Divers Clean Up Litter at the Bottom of Party Cove
After the storms ended Saturday morning, a group of volunteer divers suited up by Baja BBQ Shack at Canyon Lake Marina then slipped beneath the waters of Party Cove to clean up the murky mess tossed overboard by hundreds of careless swimmers and boaters.
They filled 30 bags of trash with anchors, cans, iPhones, beer bottles, old sunglasses — the usual — but found none of the lost treasures accidentally tossed overboard and sought by their owners, such as a designer set of aviator glasses.
Divers help reunite partygoers with their stuff when they can, but Stone Oak resident Andrew Long said sifting through silt 45 feet beneath the surface of Canyon Lake isn’t easy. Their real focus is picking up trash.
He and brother Austin, a Canyon Lake resident, film these forays for their Youtube channel, 9 Mile Bros.
They’re both military veterans who grew up in San Antonio and spent a lot of time visiting the lake with family.
Long said he doesn’t have a “favorite” part of Canyon Lake. He loves diving it, “finding things” and fishing.
A member of Canyon Lake Divers Facebook group, he encourages other divers to suit up and join in the mission of keeping underwater Canyon Lake beautiful.
With the help of his Youtube Channel, Long said he would like to eventually travel the world, ridding other underwater realms of litter.
“We kind of encourage people to follow in our footsteps,” he said. “We’d like to get more people out there, cleaning up.”
“All You Hear Is Your Bubbles”
Meanwhile, over at the Guadalupe River, Mikey Johnson, a Seguin resident whose mother and brother live in Canyon Lake, has been diving the Guadalupe River for two years, filling hundreds of trash bags and delighting small children who can’t believe their eyes when he surfaces.
He helped organized the outing, with the help of other divers, because Saturday was his birthday. Johnson hopes anyone who reads this article will present him with gifts of community service and a commitment to keeping the bottom of Canyon Lake and the Guadalupe River trash-free.
“The clean up went very well,” he said. “I was very happy with the outcome. This was the first of many cleanups that we will be doing. It’s so awesome to have so much fun doing something that you love and at the same time can make such an impact on our community and our lake. Saturday by far was the best birthday I have ever had.”
Johnson said you don’t have to dive to help out, either. It’s hard to step out of the water in a wet suit, weighted down by heavy gear, and divers appreciate having volunteers to carry the trash off for them.
Canyon Lake is one of the few major lakes in Central Texas without a regular team of divers who can commit to scouring lake bottoms for trash or, sometimes, even missing engagement rings. Divers always try to help out when contacted by a remorseful water-lover desperate to be reunited with their personal property.
Last Thursday, Johnson received a call from a production crew for Youtuber “Man Plus River.” He spent Friday working as safety diver while the team explored Lake McQueeney.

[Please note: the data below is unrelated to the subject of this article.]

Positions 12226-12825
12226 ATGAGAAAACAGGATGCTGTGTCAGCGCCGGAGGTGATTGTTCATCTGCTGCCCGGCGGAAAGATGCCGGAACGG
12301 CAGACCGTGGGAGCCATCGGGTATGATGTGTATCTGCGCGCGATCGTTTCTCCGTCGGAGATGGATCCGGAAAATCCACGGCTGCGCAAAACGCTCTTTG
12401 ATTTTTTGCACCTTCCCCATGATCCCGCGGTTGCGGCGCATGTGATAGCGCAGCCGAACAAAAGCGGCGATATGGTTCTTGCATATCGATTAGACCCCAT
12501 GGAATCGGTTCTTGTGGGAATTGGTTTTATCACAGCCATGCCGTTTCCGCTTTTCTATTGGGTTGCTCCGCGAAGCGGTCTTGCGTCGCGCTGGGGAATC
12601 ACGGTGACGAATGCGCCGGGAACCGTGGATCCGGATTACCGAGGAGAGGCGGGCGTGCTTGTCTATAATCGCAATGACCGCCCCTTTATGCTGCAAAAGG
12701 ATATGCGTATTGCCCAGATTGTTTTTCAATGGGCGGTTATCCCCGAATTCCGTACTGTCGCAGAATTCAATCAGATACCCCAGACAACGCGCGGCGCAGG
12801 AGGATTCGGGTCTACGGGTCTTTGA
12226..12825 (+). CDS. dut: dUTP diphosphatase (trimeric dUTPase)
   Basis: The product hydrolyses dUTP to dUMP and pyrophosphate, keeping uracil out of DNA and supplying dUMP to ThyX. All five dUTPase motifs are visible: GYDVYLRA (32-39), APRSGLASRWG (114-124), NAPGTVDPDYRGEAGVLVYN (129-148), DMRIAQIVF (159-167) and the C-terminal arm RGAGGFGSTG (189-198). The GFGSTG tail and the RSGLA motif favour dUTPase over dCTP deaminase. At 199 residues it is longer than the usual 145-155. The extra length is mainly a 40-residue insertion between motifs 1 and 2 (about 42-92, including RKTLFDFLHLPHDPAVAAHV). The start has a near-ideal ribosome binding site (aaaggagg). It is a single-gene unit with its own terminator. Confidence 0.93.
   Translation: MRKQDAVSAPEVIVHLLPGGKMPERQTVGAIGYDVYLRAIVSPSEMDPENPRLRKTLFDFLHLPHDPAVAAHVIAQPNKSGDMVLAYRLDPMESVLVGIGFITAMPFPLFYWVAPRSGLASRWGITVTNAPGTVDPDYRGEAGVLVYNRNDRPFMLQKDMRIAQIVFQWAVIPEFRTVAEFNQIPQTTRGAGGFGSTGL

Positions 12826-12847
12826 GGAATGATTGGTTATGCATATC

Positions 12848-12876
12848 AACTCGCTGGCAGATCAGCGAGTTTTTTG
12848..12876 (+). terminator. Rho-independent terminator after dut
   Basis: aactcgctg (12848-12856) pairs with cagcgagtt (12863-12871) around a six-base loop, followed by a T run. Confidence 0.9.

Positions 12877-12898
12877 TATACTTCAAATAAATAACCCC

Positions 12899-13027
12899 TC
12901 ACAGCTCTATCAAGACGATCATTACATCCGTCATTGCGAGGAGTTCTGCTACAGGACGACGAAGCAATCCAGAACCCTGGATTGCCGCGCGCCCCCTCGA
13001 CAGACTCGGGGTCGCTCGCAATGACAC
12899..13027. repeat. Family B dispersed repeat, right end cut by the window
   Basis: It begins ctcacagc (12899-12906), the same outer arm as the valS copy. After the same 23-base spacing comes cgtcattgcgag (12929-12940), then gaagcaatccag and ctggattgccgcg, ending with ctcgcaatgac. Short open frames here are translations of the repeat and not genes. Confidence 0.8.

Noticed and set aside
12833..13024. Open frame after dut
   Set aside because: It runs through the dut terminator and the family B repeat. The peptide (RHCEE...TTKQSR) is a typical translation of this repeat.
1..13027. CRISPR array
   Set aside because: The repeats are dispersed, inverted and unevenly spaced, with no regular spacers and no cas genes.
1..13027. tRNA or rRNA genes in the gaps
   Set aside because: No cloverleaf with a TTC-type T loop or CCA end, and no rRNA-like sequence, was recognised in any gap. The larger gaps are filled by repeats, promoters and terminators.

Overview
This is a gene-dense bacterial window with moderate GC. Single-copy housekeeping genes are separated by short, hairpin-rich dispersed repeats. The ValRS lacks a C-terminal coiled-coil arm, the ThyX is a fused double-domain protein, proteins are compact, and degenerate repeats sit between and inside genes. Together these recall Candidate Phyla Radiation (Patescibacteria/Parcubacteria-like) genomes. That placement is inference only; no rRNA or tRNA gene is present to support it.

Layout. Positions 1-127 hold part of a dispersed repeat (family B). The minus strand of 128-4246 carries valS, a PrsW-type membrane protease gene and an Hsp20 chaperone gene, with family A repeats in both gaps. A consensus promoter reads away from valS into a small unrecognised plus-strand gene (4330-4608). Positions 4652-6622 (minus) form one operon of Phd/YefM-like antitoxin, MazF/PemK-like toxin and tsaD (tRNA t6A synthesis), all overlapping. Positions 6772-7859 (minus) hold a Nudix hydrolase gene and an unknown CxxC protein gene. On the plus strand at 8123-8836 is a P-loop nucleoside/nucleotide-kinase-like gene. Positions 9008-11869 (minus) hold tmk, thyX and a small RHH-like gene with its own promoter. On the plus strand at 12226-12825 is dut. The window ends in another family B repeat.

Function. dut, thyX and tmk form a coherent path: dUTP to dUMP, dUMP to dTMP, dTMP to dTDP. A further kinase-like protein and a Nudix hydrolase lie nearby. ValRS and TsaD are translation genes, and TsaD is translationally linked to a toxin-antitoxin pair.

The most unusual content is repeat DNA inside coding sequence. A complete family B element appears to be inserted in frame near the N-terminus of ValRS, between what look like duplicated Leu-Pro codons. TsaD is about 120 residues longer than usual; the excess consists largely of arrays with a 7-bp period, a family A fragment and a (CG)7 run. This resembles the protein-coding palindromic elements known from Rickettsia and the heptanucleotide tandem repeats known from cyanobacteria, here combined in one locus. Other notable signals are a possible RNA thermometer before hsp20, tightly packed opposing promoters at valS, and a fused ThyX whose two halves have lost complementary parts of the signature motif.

On Saturday he awoke to dark skies and worried whether anyone would turn out to support the Party Cove cleanup.
“We were able to make it happen,” he said. “None of this is to be done with just one person. It takes a community pulling together to keep our environment the way we need it. I want my kids and grandkids to have the same experience growing up as we did.”
Johnson warns that diving for trash is actually addictive.
“Once you get to diving and you dive down and you find your first cellphone or you pick up your first piece of trash, by the time you get it in the bag you can already see another piece,” he said. “And you go to it. And the next thing you know your gauges are going off, telling you that you’ve run out of air. It’s just a whole new world. It’s a different kind of an environment. It’s an awesome kind of stress relief. You don’t hear the distractions of the world. All you hear is your bubbles.”
He’s spent the last two years swimming up and down the Guadalupe. Headed away from the dam he fills bags with trash and sets them on the bank for his return trip, when he swims against the current, towing an inner tube that he uses to transport his bounty safely to trash cans.
Johnson said he averages six to seven bags every run, but has filled as many as 16 bags during one trip.
Trash builds up where people congregate, he said. On the Horseshoe, tubers who float past the first bend to the right like to take a break along a shallow rocky area. Another popular spot is just past Party Rock, where the water is shallower and there are a few beach spots.
“This is where the masses gather to take a break from floating the river some,” Johnson said. “They get their sandwiches out, do lunch, and I find sandwich bags, cans and bottles.”
Diving for beer bottles may not be glamorous but it’s surprisingly peaceful and more fulfilling, for him, than the old days of riding motorcycles and pulling into bars.
“It’s one of my ways to cope and get over my alcohol addiction,” he said. “I truly believe that there’s way more benefits to my hobby that you would enjoy. And it keeps you active, it keeps you outdoors.”
One diver’s trash is quite possibly another recreationalist’s treasure, so Johnson treats everything he finds with respect, including cellphones.
He’s purchased phones from every major carrier so that he can slip the sim cards of submerged phones into his, restoring treasured images and contact lists to owners who took chances on tubing, boating and swimming with $1,000 phones.